Just recently, ring-necked ducks (Aythya collaris) arrived at Baker's Meadow. There are about five male/female pairs swimming about in the deeper parts of the pond. They've come from warmer southern wintering grounds. They are just stopping over on their way north to breed. Unlike the dabbling mallards, ring-necked ducks can be seen diving underwater. There's plenty of food here for them - lots of insect larvae, freshwater clams, and aquatic vegetation. From a distance, the males appear black with a white ring at the base and near the tip of their beak. In reality, their heads are overlaid with irridescent purple. The females are brown with a white beak ring. The "ring neck" in their name comes from a dark brown ring around the male's neck which is difficult to see from a distance. Look closely and you can see the ring in the photo below.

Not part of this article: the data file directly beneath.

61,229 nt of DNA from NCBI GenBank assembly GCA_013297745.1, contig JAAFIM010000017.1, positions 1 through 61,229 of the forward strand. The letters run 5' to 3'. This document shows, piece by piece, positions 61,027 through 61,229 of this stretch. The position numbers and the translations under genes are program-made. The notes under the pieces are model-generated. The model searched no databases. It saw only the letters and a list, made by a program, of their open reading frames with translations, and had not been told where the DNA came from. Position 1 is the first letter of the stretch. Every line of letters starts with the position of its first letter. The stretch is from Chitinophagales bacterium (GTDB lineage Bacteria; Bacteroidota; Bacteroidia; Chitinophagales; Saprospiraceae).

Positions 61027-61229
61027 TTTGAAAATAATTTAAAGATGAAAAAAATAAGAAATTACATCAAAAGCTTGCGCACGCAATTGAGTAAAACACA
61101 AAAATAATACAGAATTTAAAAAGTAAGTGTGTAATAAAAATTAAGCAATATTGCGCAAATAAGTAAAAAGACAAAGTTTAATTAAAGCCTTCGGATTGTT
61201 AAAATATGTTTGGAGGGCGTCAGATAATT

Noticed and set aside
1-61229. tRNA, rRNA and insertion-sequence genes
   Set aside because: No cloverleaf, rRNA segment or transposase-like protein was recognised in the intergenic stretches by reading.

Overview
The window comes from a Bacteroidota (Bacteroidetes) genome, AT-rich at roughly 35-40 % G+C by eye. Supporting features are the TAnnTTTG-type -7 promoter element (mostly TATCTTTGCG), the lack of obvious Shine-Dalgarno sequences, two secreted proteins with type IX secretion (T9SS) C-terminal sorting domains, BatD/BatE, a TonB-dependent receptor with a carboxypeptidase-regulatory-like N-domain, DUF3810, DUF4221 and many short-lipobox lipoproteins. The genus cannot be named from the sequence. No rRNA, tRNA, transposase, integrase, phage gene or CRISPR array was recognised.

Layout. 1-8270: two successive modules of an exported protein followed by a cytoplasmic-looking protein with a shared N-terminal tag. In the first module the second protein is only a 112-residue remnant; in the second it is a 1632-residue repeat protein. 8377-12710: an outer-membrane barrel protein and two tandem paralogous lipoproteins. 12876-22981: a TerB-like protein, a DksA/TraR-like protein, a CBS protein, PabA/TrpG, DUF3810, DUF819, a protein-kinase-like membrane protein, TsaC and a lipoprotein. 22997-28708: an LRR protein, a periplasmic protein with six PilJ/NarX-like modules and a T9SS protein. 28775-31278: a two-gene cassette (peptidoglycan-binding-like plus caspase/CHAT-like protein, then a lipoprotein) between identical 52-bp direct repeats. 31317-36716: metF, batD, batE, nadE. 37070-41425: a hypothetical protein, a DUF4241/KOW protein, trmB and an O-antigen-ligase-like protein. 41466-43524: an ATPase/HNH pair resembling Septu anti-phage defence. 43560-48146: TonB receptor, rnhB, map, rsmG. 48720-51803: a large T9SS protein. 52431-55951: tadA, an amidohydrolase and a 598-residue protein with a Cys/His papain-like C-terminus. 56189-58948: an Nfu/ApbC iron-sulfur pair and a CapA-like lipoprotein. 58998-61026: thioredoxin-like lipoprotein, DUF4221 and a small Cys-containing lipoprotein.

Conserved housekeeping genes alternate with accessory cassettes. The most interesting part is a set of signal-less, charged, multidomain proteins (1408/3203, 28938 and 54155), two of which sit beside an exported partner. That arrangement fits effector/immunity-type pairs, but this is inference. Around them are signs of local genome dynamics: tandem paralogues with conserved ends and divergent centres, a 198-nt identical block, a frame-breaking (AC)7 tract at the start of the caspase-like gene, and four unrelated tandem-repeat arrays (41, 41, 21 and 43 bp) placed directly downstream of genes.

Both have gold colored eyes, but the female also sports a white eye ring.
The ring-necked ducks must share the pond with quite a few bossy Canada geese. Lucky for them, the mute swans seem to be absent.